A nation soaked in gloom of summer filled with rain
Despite news of Syria, massacres and Rupert Murdoch, our attention always seems to return to the terrible weather
IT IS a dangerous thing to write about the weather. Because it is so unpredictable, usually. There are some journalistic proverbs on the subject, all of which counsel caution but all of which, unfortunately, are couched in terms inappropriate to a family newspaper.
The gist of the proverbs is: don’t write about the weather or you will be sorry. Put it another way: writing about past weather, result happiness; speculating in print about future weather is the occupation of a fool, and the result misery.
So, it looks like things are going to pick up this week. All the forecasts say so. The whole of August, they’re saying, could be quite nice. Well, not quite nice, but dry. That should probably read “drier”. Whatever. We don’t care. The feeblest ray of sunshine now makes us faint.
A day without rain has taken on a holiday air: the barbecues emerge from their shrouds. A wedding at which the bridal photographs don’t have to be taken in the back of the bridal car is regarded as a portent of great things to come for the young couple.
Hope is stirring in the national breast. Just the thought of one fine week at the end of July – it does not have to be entirely fine, we don’t want to be too demanding – has turned us skittish. A day when you don’t have to bring your coat with you. A walk on a sunny beach. A day when you know exactly which clothes to put on in the morning . . . No, no, that is too much to ask.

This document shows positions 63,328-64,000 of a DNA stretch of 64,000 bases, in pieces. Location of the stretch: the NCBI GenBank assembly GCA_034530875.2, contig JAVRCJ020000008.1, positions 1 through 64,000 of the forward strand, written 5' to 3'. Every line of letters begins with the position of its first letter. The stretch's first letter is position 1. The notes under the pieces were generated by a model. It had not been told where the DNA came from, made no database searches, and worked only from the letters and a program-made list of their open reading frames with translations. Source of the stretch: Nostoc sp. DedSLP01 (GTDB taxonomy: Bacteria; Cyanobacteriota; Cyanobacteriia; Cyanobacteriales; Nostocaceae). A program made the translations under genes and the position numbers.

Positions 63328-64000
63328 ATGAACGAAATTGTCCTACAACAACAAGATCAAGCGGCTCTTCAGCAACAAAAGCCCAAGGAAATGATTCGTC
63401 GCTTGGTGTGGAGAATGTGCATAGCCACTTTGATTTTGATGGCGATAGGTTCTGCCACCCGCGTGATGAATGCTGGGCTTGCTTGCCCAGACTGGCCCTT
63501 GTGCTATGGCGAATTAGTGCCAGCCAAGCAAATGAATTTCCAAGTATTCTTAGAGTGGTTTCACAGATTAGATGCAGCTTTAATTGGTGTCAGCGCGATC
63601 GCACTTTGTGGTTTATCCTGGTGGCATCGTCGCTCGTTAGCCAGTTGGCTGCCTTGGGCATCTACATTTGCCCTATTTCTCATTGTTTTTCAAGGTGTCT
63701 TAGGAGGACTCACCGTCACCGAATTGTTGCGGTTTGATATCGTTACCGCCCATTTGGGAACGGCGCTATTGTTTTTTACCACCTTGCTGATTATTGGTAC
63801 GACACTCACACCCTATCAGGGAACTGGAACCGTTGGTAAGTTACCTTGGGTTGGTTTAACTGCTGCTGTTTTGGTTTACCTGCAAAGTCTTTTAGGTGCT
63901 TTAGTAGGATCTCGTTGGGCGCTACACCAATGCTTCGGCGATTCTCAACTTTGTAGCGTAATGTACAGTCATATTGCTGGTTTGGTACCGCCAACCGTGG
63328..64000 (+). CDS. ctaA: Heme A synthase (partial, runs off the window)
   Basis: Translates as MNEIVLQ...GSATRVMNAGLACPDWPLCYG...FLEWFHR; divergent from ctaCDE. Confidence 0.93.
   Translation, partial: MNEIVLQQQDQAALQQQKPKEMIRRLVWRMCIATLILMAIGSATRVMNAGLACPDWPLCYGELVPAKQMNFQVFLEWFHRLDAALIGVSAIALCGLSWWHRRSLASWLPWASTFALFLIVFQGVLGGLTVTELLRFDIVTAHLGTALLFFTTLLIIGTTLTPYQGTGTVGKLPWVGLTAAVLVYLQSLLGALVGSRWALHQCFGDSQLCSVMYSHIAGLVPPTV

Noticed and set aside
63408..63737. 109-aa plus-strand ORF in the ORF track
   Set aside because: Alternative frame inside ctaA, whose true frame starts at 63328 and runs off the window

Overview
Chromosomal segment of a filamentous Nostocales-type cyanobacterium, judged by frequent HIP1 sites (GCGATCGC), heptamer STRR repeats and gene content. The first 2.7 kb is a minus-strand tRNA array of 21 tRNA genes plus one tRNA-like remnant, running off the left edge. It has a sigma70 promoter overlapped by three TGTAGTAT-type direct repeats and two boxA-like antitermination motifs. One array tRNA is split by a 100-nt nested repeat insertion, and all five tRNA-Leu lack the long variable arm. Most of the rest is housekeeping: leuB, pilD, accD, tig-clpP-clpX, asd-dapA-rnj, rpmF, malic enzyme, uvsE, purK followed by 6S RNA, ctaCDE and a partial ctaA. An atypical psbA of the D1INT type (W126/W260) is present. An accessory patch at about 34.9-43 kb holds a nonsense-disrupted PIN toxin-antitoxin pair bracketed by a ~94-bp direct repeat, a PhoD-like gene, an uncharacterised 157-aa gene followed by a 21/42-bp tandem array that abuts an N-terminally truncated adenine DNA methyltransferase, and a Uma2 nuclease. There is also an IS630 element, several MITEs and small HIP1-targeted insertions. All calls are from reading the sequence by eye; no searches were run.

Weather here can never be predicted. Evelyn Cusack of Met Éireann is right when she says that it’s amazing how often the weather forecast is correct, given that we’re a small rock in the middle of the Atlantic, which is rather big.
After so long as one nation under cloud cover, just the thought of prolonged sunshine, the sort of sunshine that heats the outside walls of buildings, is irresistible and enough to have your head turned. The weather is, perhaps above all things, emotional. Its impact is felt in unlikely places. If there is a sorrier sight than Grafton Street during and after prolonged rainfall then I don’t want to see it.
Of course we have other things to think about, and not just the civil war in Syria. Rupert Murdoch has resigned from a string of boards of his companies. In the wake of the phone-hacking scandal and the Leveson inquiry this has got to be significant, but Rupert’s men have dismissed it as a bit of “corporate housekeeping”. Whatever that is.